A lightweight, collapsible hyperbaric chamber/airlock system has been proposed as a portable unit for treating decompression sickness. Copies of the system could be stowed compactly and deployed when needed in settings in which decompression sickness is expected to occur occasionally but in which conventional heavy, rigid hyperbaric chambers are not available. Such settings include aviation, submarine operations, diving, and spaceflight.
The system (see figure) would include a main hyperbaric chamber and an integral airlock, both capable of maintaining an interior pressure of 2 atm (0.2 MPa) for one patient and a medical attendant. One would gain access to the main hyperbaric chamber via the hatches at the ends of the airlock. The central hatch ring at the junction of the airlock and the main chamber would be penetrated by hermetically sealed conduits that would provide air, medical oxygen, electrical power, and communication from external equipment to both the airlock and the main chamber.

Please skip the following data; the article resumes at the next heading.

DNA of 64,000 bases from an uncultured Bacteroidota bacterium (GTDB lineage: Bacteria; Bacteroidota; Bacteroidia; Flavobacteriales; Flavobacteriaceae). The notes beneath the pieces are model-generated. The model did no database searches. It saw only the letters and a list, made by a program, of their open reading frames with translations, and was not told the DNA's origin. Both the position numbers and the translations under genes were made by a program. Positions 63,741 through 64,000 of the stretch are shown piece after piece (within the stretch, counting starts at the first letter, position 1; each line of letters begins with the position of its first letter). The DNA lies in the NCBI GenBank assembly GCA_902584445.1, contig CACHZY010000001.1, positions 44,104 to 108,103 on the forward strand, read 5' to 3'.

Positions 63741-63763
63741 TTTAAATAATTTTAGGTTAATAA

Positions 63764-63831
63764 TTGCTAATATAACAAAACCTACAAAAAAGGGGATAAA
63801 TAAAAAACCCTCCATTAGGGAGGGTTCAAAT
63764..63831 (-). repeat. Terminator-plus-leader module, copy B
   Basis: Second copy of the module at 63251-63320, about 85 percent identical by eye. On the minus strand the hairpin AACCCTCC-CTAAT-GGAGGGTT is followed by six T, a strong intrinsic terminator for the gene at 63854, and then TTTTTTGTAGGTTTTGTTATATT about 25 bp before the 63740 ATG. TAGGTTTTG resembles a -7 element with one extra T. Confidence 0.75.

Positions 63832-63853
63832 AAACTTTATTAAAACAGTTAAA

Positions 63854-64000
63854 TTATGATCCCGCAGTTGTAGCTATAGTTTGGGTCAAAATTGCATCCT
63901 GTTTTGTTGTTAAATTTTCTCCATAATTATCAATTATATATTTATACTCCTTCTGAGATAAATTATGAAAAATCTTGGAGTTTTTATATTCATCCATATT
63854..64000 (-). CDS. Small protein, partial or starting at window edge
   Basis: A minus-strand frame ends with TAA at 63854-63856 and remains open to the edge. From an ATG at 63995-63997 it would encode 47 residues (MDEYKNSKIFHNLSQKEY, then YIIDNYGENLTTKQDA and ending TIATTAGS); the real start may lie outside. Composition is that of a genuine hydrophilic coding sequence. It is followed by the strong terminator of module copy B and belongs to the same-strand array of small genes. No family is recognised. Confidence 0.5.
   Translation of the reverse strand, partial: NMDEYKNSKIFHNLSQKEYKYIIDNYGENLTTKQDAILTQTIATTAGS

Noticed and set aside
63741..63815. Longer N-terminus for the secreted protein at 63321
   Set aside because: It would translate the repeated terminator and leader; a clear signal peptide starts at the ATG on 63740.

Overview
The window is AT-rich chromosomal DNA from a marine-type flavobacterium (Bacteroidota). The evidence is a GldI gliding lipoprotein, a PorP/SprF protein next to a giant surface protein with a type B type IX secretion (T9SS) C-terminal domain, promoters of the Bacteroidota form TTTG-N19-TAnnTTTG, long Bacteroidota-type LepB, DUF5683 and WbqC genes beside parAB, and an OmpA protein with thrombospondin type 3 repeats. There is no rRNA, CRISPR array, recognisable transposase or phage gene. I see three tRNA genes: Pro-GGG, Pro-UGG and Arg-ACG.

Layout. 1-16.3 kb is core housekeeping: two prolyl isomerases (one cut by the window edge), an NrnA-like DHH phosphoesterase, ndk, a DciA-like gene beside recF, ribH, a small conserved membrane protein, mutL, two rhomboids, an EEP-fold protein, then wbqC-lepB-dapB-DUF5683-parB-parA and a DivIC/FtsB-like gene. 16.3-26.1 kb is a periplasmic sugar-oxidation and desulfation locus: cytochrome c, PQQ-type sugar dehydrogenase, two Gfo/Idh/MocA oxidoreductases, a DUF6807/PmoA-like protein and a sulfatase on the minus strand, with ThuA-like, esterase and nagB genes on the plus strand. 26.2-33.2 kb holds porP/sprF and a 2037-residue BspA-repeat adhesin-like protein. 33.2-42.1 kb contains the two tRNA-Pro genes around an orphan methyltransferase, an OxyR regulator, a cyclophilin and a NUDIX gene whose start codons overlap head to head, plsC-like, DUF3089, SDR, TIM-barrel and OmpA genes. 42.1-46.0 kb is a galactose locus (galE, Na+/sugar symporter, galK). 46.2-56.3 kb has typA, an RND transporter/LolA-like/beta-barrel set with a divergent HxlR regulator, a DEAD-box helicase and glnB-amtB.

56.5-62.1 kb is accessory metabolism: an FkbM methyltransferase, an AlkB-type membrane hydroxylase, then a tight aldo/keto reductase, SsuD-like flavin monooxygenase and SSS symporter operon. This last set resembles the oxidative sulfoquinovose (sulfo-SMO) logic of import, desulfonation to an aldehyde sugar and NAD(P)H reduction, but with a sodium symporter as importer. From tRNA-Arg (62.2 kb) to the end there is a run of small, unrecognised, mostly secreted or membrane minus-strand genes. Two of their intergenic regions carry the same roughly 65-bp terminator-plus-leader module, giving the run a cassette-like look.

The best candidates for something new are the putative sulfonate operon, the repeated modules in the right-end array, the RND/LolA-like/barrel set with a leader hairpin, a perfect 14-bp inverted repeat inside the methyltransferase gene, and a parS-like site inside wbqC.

The walls of the main chamber and the airlock would be made of multiple layers of lightweight, flexible materials, and could be folded to a small volume. Included among the wall layers would be pressure bladders, plus flexible circumferential and longitudinal straps that would afford the strength to withstand pressurization. The airlock hatch ring would be sized to fit within the central hatch ring to minimize storage volume. An internal skeleton of interconnected low-pressure inflatable toroids (reminiscent of an inflatable raft) would maintain the main chamber and airlock in the expanded condition when the main chamber, the airlock, or both were not pressurized, thereby facilitating entry and egress. The inflatable toroids could also serve as a cushion for the patient during hyperbaric treatment.
The central and airlock hatch rings would serve as seal lands for the central and airlock hatches. The hatches would include rings, to which would be attached strap and pressure-bladder layers like those of the chamber walls. The
hatches would be elliptical so that they (rotated 90°) could fit through the elliptical hatch openings to facilitate access. The hatches would be held in place temporarily by magnets until pressurization seated them firmly and compressed the hatch seals.
This work was done by William C. Schneider, James P. Locke, and Horacio M. De La Fuente of Johnson Space Center. For further information, access the Technical Support Package (TSP) free on-line at www.nasatech.com/tsp under the Mechanics category.
This invention is owned by NASA, and a patent application has been filed. Inquiries concerning nonexclusive or exclusive license for its commercial development should be addressed to
the Patent Counsel
Johnson Space Center
Refer to MSC-23076.